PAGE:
QA:Testcase Live Migration using libvirt/virsh

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(Completely rework the page, add lot's of preparation steps, use modern test case format)
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{{QA/Test_Case
 
{{QA/Test_Case
|description=This test case checks that basic live migration using libvirt between two Fedora hosts works correctly.
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|description=
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Live migrate a VM between 2 Fedora hosts, and verify it is running correctly on the new host. These test steps aim for the simplest setup possible, using just a single host and two VMs: one as the migration destination, and one VM to migrate.
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|setup=
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If you've been following along with a test day, you should have an up to date Fedora VM available. This will be the host that we migrate the VM to.
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{{ admon/warning | The default network setup does not allow the migrated guest to maintain continuous network connectivity. | In real deployments you would want to use bridged networking, but it isn't required for these basic tests. }}
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== SSH key access ==
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* On the physical host, create an SSH key for root:
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** <code>su -</code>
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** <code>ssh-keygen</code>
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* Set up the SSH key as an authorized key for the destination host VM
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** <code>sudo virsh start test-day-vm</code>
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** <code>virt-viewer --connect qemu:///system test-day-vm</code>
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** Open a terminal, <code>su -</code>
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** <code>mkdir -p /root/.ssh && chmod 700 /root/.ssh</code>
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== Create the VM to migrate ==
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If you've been following the test day, you likely only have 1 VM created. Feel free to skip this step if you have multiple VMs available.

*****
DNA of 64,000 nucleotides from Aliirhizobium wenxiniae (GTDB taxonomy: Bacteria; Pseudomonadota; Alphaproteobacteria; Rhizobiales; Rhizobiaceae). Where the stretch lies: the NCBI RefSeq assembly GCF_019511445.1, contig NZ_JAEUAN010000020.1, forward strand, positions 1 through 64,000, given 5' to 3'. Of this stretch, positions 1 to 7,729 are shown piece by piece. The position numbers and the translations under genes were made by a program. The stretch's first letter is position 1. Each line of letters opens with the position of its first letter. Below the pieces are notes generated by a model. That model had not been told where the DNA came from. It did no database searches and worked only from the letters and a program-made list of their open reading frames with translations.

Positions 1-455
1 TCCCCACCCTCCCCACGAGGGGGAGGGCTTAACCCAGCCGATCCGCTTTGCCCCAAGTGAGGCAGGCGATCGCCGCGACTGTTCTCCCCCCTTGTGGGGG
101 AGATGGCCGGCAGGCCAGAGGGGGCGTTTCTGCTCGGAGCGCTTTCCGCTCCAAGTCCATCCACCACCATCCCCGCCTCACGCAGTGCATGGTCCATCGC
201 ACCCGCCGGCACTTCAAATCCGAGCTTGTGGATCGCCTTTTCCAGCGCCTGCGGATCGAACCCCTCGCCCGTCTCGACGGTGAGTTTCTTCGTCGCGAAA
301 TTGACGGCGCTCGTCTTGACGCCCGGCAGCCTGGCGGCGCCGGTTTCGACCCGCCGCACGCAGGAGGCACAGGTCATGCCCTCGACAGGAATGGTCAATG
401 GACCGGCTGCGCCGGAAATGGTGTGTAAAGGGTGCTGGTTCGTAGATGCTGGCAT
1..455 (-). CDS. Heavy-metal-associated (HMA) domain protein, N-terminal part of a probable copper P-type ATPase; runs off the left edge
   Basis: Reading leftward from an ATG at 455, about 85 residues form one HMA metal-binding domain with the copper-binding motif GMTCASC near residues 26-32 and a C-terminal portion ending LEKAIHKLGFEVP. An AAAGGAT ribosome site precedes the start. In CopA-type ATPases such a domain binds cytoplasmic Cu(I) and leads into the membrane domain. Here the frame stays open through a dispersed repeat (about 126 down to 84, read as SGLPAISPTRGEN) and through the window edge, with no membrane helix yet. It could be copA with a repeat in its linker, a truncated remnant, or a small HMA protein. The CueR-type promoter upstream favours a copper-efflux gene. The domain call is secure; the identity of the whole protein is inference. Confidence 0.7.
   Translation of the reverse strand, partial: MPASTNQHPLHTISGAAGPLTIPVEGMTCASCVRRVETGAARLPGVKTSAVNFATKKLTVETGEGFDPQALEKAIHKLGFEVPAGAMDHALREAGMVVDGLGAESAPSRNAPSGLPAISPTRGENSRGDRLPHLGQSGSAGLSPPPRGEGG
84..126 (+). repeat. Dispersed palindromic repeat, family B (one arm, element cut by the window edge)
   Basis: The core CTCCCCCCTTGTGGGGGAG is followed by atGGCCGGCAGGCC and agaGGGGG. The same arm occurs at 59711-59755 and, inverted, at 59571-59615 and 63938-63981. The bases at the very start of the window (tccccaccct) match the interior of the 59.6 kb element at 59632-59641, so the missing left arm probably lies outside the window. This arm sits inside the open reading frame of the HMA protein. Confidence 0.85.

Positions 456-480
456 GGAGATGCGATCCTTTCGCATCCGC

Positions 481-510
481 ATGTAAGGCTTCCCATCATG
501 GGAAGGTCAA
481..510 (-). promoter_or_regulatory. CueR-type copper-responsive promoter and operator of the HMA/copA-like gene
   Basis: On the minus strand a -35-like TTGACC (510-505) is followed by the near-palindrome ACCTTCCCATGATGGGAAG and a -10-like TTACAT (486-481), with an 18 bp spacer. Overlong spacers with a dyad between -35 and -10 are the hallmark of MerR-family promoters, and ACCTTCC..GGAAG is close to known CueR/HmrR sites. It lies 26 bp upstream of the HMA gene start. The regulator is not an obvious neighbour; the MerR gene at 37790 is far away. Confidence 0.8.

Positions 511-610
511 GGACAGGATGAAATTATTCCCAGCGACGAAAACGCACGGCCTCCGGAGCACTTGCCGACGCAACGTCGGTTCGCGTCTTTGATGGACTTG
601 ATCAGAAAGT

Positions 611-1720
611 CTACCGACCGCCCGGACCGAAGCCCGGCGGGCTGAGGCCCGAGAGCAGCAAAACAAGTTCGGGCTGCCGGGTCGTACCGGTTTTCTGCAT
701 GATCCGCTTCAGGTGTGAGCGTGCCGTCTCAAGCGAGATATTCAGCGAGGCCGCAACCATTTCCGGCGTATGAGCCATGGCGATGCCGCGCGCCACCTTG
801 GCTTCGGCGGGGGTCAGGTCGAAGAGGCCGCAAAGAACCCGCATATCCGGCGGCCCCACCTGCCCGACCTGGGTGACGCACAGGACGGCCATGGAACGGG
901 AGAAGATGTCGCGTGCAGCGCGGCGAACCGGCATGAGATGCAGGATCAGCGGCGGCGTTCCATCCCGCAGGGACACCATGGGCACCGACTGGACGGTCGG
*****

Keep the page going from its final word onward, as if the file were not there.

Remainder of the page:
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* Clone the existing test day VM: <code>sudo virt-clone -o test-day-vm -n test-day-vm-migrate --auto-clone</code>
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* If your test day VM is using nested virt, you want to turn that off for the new VM since it can cause migration compatibility issues since we are migrating into a VM:
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** <code>sudo virsh edit test-day-vm-migrate</code>
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** Delete the entire <cpu> block
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* Edit the guest so that it has a smaller amount of memory. My destination had 4G, and the migrating VM had 2G. You can likely much smaller.
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* Start the VM, verify it works correctly.
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== Sharing storage ==
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Inside the destination VM, setup shared storage using sshfs:
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* <code>sudo virsh start test-day-vm && virt-viewer --connect qemu:///system test-day-vm</code>
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* <code>yum install sshfs</code>
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* <code>sshfs root@HOST-IP:/var/lib/libvirt/images /var/lib/libvirt/images</code>
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* <code>sudo setsebool -P virt_use_fusefs=1</code>
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* Edit /etc/libvirt/qemu.conf, uncomment user=root and group=root, <code>sudo service libvirtd restart</code>